How to stop a cat from spraying – Cleansmart

How to stop a cat from spraying

Why do cats spray?

Cats are territorial animals, and spraying is a natural behaviour for them. They use urine to mark their territory and communicate with other cats. However, this behaviour can become a problem when they start spraying inside the house. Understanding why cats spray is the first step in finding a solution.

How to identify spraying behaviour?

Before you can stop your cat from spraying, you need to make sure that spraying is indeed the issue. Look for the following signs:

  • Strong, pungent smell of urine
  • Vertical surfaces being targeted
  • Small amounts of urine being sprayed
  • Behavioural changes, such as increased aggression or anxiety

Spay or neuter your cat

One of the most effective ways to prevent spraying is to spay or neuter your cat. This helps reduce their hormone levels and diminishes the urge to mark territory. It is recommended to have this procedure done before your cat reaches sexual maturity.

Provide a clean litter box

Cats are clean animals, and they prefer a clean litter box. Make sure to scoop the litter box daily and change the litter regularly. Additionally, some cats prefer open litter boxes, while others prefer covered ones. Experiment with different types to see what your cat prefers.

Reduce stress and anxiety

Stress and anxiety can trigger spraying behaviour in cats. Identify any potential sources of stress in your cat's environment and try to eliminate or minimise them. Provide hiding spots, vertical spaces, and interactive toys to help your cat feel secure and entertained.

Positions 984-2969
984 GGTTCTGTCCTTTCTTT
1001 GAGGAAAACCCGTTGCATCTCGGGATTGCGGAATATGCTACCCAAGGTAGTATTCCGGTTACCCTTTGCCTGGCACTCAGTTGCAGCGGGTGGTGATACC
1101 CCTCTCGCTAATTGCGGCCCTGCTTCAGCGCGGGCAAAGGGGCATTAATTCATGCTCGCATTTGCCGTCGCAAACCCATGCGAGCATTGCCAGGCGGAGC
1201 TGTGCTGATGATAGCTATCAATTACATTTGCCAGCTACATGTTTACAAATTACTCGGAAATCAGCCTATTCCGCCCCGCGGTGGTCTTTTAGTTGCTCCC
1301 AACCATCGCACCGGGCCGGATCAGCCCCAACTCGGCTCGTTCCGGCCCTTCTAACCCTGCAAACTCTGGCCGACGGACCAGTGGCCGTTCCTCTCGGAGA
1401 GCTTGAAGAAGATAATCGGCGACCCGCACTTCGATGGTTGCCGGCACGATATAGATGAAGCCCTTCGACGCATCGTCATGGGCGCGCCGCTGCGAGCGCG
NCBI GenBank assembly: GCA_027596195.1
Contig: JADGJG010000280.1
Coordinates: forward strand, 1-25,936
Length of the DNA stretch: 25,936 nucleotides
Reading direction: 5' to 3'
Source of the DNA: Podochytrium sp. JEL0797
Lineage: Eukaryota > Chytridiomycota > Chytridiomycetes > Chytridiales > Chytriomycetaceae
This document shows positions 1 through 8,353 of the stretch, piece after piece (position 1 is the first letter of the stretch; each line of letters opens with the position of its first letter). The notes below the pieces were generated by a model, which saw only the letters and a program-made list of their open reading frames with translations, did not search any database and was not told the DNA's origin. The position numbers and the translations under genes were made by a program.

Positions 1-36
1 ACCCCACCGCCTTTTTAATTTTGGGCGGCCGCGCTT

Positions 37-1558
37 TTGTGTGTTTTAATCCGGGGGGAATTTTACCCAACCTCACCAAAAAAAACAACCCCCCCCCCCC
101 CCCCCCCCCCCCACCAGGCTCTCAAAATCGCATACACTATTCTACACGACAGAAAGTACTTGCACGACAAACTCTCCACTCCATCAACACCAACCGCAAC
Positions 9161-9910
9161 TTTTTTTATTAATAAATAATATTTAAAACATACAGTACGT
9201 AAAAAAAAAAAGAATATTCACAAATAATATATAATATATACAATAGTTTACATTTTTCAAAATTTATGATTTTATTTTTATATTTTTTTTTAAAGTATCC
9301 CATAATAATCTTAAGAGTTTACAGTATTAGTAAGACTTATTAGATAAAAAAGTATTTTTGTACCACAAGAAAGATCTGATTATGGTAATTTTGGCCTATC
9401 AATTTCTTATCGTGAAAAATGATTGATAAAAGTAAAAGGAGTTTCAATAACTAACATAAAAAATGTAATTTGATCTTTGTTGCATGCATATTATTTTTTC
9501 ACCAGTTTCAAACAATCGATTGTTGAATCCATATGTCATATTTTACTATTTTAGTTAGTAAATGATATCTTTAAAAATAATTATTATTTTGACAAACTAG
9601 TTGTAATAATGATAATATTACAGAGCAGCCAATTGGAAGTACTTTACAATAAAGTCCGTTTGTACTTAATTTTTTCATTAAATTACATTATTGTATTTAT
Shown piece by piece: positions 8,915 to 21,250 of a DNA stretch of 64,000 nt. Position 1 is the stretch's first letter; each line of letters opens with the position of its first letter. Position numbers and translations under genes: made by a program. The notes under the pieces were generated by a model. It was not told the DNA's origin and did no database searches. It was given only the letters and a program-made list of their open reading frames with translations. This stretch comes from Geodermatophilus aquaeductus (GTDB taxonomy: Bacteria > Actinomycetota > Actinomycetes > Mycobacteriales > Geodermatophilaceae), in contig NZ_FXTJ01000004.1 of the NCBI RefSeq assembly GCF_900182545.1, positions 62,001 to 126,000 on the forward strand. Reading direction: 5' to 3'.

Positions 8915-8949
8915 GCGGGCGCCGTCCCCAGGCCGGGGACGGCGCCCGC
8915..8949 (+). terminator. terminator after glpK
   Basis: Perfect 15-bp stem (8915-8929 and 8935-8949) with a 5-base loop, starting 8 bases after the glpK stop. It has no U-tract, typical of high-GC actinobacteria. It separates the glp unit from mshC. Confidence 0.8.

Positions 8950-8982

Use pheromone sprays or diffusers

Pheromone sprays or diffusers can help create a calming environment for your cat. These products mimic the natural pheromones that cats release when they feel safe and secure. They can be sprayed on surfaces or plugged into electrical outlets to provide a constant calming effect.

Consult with a veterinarian

If your cat continues to spray despite your efforts, it's important to consult with a veterinarian. They can rule out any underlying medical conditions that may be causing or contributing to the spraying behaviour. They can also provide additional advice and guidance tailored to your cat's specific needs.


Spraying is a natural behaviour for cats, but it can be problematic when it occurs inside the house. By understanding the reasons behind spraying and implementing the appropriate strategies, you can effectively stop your cat from spraying and create a harmonious living environment for both you and your feline companion.